How a Problem With Your Veins May Lead to Pelvic Pain

Occasional pelvic pain is part of being a woman. Often, it’s something that accompanies your menstrual cycle, when bloating and cramping may take up a day or more of your month. When pelvic pain lasts longer than six months, though, you’re not dealing with ordinary pain. It’s now chronic, and it requires further investigation.

Varicose veins, most visible when they happen in your legs, can affect veins anywhere in your body. It’s thought that when veins inside the pelvis enlarge in a similar manner, some women may experience pain along with other symptoms, a condition called pelvic congestion syndrome.

Any time you’re suffering from conditions that may be associated with your veins, it’s time to contact MD Vein & Skin SpecialistsDr. Clement Banda has over 25 years as a phlebology and dermatology specialist, your best choice for pelvic congestion syndrome.

How pelvic congestion originates

When doctors speak of venous failure, it’s usually about the veins’ valves, features that maintain the one-way flow of blood back to the heart. These valves are critically important in the legs, where blood flow works against the force of gravity. As valves fail, blood starts to pool below the damaged valve. If you’re familiar with the appearance of varicose veins in the legs, you’ll know how failed valves cause blood pooling.

Pelvic and abdominal veins can fail too. While these aren’t visible through the skin like superficial veins in your legs, the same condition emerges, though with different symptoms due to the organs surrounding these failed veins.

Causes of vein failure

It’s not fully understood what causes pelvic congestion syndrome, or why enlarged veins affect some women and not others. Pregnancy may increase your risk by permanently enlarging veins, leading to valve failure and blood pooling. Multiple pregnancies seem to increase the risk of developing pelvic congestion syndrome.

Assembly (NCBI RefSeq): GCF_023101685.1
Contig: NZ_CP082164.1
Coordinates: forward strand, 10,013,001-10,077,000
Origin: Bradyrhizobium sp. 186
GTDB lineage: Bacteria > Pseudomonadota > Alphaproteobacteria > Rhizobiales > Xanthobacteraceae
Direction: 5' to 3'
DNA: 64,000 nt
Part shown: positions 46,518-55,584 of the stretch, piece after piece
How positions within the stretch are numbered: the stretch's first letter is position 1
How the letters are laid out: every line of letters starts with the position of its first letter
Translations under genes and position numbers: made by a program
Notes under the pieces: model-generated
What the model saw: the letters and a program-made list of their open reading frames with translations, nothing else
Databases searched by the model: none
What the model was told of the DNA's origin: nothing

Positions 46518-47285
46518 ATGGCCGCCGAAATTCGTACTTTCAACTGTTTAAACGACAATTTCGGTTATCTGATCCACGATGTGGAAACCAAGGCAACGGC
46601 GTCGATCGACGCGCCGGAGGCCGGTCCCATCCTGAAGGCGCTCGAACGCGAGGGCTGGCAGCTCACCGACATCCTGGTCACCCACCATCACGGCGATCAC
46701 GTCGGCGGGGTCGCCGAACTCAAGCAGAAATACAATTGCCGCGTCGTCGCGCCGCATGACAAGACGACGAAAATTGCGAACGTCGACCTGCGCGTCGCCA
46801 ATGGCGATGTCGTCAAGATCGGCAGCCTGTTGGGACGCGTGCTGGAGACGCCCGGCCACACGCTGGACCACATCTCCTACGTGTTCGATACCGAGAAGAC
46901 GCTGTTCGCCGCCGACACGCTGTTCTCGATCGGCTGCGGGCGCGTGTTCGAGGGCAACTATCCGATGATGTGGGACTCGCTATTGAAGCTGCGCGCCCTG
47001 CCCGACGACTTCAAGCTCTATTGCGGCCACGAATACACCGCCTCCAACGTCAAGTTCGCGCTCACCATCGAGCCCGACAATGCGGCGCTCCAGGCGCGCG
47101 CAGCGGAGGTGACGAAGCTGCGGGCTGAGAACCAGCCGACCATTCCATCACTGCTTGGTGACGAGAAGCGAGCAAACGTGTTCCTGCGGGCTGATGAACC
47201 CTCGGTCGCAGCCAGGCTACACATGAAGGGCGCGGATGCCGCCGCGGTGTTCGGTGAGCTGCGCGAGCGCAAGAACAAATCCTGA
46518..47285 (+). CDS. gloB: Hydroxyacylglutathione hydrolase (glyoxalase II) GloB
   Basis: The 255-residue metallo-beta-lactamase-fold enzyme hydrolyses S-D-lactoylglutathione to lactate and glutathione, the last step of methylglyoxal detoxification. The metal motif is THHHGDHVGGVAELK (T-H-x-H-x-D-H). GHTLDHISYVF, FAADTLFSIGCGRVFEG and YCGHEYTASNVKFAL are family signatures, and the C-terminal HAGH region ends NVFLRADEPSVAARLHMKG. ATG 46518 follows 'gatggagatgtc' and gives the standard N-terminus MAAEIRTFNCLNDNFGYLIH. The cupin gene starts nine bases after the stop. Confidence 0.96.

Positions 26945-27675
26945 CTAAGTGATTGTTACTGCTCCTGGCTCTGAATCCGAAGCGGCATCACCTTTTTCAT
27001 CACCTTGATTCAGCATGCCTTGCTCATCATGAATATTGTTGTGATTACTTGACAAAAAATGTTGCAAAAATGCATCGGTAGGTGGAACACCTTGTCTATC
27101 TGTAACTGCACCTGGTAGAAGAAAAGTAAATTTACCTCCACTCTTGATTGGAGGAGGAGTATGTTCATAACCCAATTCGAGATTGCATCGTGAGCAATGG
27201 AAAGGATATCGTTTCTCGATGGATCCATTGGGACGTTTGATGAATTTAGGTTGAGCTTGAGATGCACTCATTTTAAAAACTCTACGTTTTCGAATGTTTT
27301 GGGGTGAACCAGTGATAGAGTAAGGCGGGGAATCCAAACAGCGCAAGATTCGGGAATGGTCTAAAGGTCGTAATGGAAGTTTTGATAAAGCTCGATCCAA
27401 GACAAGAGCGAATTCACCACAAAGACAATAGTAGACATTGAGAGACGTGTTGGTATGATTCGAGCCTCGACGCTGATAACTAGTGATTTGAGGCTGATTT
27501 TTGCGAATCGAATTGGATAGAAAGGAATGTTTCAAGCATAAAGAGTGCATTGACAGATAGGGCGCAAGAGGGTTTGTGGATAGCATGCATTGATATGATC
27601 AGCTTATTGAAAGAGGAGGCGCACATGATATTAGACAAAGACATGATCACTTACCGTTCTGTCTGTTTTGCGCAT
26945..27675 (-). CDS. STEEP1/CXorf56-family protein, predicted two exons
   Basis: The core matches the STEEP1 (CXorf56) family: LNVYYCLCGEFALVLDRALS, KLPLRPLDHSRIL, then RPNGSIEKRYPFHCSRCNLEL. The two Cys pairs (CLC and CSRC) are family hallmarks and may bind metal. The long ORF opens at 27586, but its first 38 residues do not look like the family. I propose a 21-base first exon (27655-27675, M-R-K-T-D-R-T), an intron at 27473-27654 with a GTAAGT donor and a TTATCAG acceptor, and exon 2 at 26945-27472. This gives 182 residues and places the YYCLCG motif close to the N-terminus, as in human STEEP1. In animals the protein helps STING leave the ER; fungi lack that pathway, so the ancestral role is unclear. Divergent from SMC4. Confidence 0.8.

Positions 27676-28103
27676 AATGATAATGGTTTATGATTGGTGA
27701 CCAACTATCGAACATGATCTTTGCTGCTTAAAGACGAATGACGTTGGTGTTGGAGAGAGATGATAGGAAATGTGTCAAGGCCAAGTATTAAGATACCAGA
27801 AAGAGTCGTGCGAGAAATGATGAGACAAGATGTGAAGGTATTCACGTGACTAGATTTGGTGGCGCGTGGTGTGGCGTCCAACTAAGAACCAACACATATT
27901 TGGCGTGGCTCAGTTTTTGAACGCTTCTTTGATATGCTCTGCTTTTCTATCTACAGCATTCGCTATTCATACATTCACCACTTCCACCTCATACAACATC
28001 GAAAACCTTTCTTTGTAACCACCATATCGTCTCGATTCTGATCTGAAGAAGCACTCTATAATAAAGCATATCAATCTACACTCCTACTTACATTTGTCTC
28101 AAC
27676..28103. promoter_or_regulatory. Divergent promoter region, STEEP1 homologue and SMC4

Hormones may also play a role, since the presence of estrogen dilates veins. This could be why pelvic congestion syndrome isn’t common after menopause, when estrogen production declines dramatically. You’re also more likely to develop this syndrome if others in your family have it, too.

Pelvic pain symptoms

Pelvic congestion syndrome can be difficult to diagnose, since there are many other conditions that cause similar symptoms. Perhaps the most significant symptom is the long-lasting, chronic nature of your pelvic pain. Frequently, it starts during or after a pregnancy and it may get worse during subsequent pregnancies.

Pain usually occurs on the left side, though it can happen on the right side, too. There’s no common type of pain. It can be sharp or dull, or you could have a heavy, aching sensation. Symptoms of pelvic congestion syndrome are usually worse late in the day.

Sometimes, certain movements aggravate your sensations. You may experience stronger pain when you’re walking or standing for extended periods. Changing positions or postures may also cause pain to flare. Sex may become painful, both during and after.

If you suspect you may be suffering from pelvic congestion syndrome, contact MD Vein & Skin Specialists to arrange a consultation. You can call the office directly or book your appointment online from the link provided on this page. There’s no need to live with constant pelvic pain, so schedule your examination today. 

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